Traditional vs. Precision Medicine: How They Differ

Traditional medicine and precision medicine are two approaches doctors use to treat disease. They work in different ways.

Traditional medicine follows a one-size-fits-all approach. Drugs and other therapies are designed to treat large groups of people with the same disease -- like diabetes or cancer. They may factor in your sex, age, or weight, but overall, doctors base your treatment on what’s most likely to work for everyone with a similar illness.

But not everyone responds to a treatment in the same way. Some drugs work very well for certain people. Others don’t help at all or cause harmful side effects. Finding the exact drug that works for you can involve a lot of trial and error.

Precision medicine takes things a step further. Doctors use information about you -- your genes, lifestyle, and environment -- along with the characteristics of your disease to select treatments that are most likely to work for you. Because it’s so closely tied to who you are, precision medicine is sometimes called personalized medicine.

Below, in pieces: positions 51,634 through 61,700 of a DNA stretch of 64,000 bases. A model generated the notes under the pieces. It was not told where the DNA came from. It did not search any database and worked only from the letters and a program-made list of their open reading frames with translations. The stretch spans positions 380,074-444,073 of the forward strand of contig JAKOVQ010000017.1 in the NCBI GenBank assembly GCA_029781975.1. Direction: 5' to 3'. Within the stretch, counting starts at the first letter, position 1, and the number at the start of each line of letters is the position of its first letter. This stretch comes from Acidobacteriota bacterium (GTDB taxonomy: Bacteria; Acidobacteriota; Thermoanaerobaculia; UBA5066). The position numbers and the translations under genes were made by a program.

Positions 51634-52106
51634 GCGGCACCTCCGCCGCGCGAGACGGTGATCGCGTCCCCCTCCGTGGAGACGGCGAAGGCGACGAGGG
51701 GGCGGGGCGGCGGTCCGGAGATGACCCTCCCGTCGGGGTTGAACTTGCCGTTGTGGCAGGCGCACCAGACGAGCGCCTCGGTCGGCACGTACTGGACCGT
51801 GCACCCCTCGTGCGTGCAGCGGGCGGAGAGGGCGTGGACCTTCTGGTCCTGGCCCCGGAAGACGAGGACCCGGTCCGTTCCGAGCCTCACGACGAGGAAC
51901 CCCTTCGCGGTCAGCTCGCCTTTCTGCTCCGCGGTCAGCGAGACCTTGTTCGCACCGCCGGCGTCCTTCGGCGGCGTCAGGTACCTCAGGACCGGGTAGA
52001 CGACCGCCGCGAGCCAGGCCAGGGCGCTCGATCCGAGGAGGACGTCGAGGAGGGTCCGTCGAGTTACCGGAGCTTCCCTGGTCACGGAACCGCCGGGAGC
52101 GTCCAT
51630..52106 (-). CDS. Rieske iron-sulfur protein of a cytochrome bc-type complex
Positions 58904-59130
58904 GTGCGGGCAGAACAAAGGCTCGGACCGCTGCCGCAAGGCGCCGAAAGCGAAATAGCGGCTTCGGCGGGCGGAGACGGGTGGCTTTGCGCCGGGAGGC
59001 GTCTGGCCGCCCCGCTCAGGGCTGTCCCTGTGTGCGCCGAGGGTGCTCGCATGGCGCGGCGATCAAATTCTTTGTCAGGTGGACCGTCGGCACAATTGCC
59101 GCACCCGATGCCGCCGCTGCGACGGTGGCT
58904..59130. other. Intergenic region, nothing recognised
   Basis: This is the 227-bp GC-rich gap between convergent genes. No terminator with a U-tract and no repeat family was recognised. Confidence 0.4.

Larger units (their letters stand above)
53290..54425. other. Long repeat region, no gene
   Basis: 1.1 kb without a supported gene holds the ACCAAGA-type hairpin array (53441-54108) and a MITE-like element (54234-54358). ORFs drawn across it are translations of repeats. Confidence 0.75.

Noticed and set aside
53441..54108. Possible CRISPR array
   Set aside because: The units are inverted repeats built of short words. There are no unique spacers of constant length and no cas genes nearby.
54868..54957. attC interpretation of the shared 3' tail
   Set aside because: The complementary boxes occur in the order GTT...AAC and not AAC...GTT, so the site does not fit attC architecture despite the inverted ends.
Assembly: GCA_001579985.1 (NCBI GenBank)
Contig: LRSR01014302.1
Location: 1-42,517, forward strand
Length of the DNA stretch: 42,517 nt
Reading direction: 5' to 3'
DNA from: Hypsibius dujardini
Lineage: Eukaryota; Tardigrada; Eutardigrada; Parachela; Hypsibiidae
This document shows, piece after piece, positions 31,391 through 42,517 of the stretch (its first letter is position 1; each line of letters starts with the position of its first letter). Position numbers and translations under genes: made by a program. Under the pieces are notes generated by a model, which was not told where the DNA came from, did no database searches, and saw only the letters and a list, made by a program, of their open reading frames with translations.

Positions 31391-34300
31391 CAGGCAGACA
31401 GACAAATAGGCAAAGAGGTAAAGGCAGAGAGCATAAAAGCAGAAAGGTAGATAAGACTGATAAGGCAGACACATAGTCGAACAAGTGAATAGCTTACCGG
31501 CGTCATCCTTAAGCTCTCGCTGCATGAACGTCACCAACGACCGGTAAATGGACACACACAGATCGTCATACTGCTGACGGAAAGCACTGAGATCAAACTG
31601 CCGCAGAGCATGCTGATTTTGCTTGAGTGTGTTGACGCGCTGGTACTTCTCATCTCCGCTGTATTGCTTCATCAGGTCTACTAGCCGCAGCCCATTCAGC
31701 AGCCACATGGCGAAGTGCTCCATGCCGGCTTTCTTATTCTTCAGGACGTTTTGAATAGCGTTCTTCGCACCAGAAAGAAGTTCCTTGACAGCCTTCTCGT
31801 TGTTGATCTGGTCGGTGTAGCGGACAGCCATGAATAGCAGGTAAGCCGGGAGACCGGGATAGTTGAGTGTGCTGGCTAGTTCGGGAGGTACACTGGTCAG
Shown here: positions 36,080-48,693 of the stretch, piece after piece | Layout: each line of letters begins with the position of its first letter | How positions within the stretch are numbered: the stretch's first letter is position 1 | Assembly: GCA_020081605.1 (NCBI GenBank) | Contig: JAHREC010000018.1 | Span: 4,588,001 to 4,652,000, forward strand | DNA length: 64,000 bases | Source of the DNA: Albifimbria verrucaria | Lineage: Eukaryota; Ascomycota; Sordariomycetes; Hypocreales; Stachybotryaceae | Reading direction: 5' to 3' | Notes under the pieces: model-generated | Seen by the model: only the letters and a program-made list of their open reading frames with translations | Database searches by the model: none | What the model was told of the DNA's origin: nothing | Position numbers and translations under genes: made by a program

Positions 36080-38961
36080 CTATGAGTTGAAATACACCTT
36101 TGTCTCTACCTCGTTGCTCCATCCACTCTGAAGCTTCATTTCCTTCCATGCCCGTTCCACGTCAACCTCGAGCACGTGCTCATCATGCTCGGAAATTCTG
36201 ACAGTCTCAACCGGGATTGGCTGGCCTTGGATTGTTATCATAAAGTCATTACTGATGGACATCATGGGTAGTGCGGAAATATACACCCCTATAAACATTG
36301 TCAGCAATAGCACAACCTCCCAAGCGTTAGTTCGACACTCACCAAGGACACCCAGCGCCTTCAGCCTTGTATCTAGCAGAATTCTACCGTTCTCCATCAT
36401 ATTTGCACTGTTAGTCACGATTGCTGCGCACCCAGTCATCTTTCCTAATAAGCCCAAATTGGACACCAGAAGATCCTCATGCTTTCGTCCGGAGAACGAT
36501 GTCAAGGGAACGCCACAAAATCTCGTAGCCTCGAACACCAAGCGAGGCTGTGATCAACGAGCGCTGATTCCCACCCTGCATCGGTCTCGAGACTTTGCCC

One current use for this is a targeted therapy to treat a specific type of cancer cell, like those in HER2-positive breast cancer.

How Does Precision Medicine Work?

In traditional medicine, scientists develop drugs to treat the symptoms or the disease itself. They test the drugs in clinical trials that involve large groups of people who have that disease. The FDA approves a new drug when studies show that its benefits outweigh its risks. That means people who take it will do better with it and won’t be hurt by it. Yet that doesn't mean the medicine will help everyone who takes it.